Dying of the Light
Composed By: Frederik Wiedmann
Distributed by: La-La Land Records
Reviewed by Melissa Minners
In the espionage thriller, Dying of the Light, Nicholas Cage is Evan Lake, a highly decorated CIA Agent relegated to desk duty thanks to early on-set frontal temporal dementia. Despite the fact that his bosses think him a liability, Evan and his partner Milton Schultz (Anton Yelchin) find themselves on the track of a ruthless terrorist long believed to be dead. Evan has a score to settle.
The musical score of Dying of the Light was created by German composer Frederik Weidmann. Coming to Los Angeles to act on his childhood dream of becoming a film composer in 2004, Weidmann has created musical score for a number of films including Return to the House on Haunted Hill, Company of Heroes, Hostel: Part III, The Hills Run Red and Field of Lost Shoes. Weidmann is also no stranger to DC animated movies, having created musical scores for Green Lantern: The Animated Series, Beware the Batman, Justice League: Flashpoint Paradox, Justice League: Throne of Atlantis and more.
Iíve listened to a number of Weidmannís compositions for the DC animated universe, but I have never really been introduced to Weidmannís other musical creations. Having enjoyed the DC scores, I couldnít wait to listen to something different from the composer. The score of Dying of the Light begins in subdued orchestral tones. The music gives off a sense of loss and defeat in the initial tracks, but later moves into action mode, featuring horns, faster paced and louder music and percussion. Though other Weidmann soundtracks I had listened to featured action sequences, these were written for superheroes and therefore had a more brassy, heroic sound. The action sequences here have an undercurrent of danger and suspense, but are a bit less on the heroic side.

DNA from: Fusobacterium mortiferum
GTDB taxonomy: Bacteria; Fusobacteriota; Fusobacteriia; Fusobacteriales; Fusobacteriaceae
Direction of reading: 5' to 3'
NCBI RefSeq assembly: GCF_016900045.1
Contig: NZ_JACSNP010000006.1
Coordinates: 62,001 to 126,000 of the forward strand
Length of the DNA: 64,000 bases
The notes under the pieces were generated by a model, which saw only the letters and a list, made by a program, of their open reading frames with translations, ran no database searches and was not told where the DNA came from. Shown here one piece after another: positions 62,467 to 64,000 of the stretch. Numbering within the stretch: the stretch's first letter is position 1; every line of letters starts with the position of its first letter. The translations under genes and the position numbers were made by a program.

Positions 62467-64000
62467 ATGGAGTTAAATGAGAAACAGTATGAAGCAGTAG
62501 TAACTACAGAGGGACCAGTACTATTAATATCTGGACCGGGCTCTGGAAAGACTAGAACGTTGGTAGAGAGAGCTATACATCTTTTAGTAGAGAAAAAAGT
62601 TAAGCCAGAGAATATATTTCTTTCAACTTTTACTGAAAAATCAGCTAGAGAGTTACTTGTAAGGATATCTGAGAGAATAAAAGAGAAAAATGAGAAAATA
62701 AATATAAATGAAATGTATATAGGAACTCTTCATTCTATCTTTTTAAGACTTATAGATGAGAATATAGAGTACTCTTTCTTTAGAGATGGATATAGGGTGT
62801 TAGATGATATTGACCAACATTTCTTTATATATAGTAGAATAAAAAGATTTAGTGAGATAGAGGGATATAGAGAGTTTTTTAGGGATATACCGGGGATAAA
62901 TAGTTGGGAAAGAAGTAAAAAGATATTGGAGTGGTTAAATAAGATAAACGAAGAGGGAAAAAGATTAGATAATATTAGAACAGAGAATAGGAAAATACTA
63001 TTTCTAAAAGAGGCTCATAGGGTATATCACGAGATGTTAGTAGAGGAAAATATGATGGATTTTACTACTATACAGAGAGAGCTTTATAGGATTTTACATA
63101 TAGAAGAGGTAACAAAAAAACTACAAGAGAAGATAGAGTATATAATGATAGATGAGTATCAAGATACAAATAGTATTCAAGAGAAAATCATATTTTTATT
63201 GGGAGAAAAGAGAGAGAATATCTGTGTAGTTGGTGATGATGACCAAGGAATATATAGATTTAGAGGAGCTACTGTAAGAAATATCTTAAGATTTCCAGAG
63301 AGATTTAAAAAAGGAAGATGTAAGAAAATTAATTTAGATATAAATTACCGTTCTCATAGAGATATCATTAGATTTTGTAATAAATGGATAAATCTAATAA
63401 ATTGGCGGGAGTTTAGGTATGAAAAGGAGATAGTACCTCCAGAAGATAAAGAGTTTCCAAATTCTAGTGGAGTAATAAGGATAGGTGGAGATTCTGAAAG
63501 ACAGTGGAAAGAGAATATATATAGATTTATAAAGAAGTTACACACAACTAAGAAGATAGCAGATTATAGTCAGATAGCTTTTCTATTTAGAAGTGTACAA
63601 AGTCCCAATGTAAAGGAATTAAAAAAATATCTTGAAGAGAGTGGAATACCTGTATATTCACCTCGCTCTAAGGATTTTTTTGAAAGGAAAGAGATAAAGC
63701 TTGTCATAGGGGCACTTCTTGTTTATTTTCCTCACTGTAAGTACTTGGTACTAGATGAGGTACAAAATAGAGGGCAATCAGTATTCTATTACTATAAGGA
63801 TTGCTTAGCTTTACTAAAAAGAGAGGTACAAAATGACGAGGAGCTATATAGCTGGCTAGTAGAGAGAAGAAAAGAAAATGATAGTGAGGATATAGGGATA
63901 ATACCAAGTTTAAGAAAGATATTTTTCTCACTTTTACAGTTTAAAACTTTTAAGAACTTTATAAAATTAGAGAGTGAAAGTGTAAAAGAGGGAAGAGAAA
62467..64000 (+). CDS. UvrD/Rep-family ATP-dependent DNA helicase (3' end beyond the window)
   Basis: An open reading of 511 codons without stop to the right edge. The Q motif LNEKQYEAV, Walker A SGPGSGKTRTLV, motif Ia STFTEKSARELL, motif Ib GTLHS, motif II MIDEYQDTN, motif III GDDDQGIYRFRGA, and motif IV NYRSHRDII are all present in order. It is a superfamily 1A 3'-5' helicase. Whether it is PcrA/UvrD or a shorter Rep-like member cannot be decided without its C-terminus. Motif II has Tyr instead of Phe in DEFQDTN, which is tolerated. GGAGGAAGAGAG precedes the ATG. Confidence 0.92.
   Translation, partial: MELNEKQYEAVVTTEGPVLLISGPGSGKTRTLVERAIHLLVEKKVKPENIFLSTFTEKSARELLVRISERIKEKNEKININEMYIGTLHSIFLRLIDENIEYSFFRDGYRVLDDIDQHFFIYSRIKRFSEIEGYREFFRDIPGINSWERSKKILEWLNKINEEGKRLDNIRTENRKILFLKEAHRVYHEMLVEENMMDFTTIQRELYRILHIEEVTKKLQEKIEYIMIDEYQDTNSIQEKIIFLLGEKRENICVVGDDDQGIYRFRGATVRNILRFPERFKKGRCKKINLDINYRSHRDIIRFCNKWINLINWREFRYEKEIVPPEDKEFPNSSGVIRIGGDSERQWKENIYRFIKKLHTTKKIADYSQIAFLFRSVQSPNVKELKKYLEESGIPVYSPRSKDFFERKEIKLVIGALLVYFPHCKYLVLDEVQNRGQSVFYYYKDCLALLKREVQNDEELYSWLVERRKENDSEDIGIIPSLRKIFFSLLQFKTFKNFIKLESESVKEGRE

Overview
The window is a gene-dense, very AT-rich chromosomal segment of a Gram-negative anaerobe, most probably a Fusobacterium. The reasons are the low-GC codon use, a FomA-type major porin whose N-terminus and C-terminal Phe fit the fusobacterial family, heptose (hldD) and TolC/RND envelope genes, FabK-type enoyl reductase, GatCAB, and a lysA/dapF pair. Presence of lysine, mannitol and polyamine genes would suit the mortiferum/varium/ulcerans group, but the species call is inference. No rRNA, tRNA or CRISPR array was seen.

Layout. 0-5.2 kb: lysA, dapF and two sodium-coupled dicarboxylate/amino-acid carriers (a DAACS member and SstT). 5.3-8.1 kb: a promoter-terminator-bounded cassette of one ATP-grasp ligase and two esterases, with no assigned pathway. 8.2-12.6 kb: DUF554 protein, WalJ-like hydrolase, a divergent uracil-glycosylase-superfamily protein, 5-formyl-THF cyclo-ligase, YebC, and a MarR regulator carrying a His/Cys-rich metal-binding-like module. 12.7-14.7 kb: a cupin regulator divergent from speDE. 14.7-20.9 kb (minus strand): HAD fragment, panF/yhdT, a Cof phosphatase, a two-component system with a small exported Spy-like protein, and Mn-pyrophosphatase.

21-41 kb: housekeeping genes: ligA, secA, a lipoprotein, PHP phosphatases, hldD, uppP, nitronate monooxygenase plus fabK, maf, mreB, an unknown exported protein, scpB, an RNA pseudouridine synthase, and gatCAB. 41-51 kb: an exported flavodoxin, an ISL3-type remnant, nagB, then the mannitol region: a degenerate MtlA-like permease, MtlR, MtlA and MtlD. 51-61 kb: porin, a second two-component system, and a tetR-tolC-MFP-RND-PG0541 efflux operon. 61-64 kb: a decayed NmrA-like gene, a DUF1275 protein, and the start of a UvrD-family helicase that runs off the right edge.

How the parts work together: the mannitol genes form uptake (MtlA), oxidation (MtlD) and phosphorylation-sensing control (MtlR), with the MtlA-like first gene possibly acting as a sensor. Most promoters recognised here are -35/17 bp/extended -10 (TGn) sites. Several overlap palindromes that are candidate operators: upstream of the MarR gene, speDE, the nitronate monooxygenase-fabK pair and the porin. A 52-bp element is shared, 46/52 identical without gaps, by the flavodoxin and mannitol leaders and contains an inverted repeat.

The Dying of the Light Soundtrack, though decently composed toward expressing the emotions of the characters and the danger they find themselves in, just didnít grab me like the previous musical scores I had heard from Frederik Weidmann. In fact, I found it somewhat forgettable and something that would only be purchased by die-hard fans of the movie or the composer himself. The music isnít bad, just not worth spending over $16.00US to possess.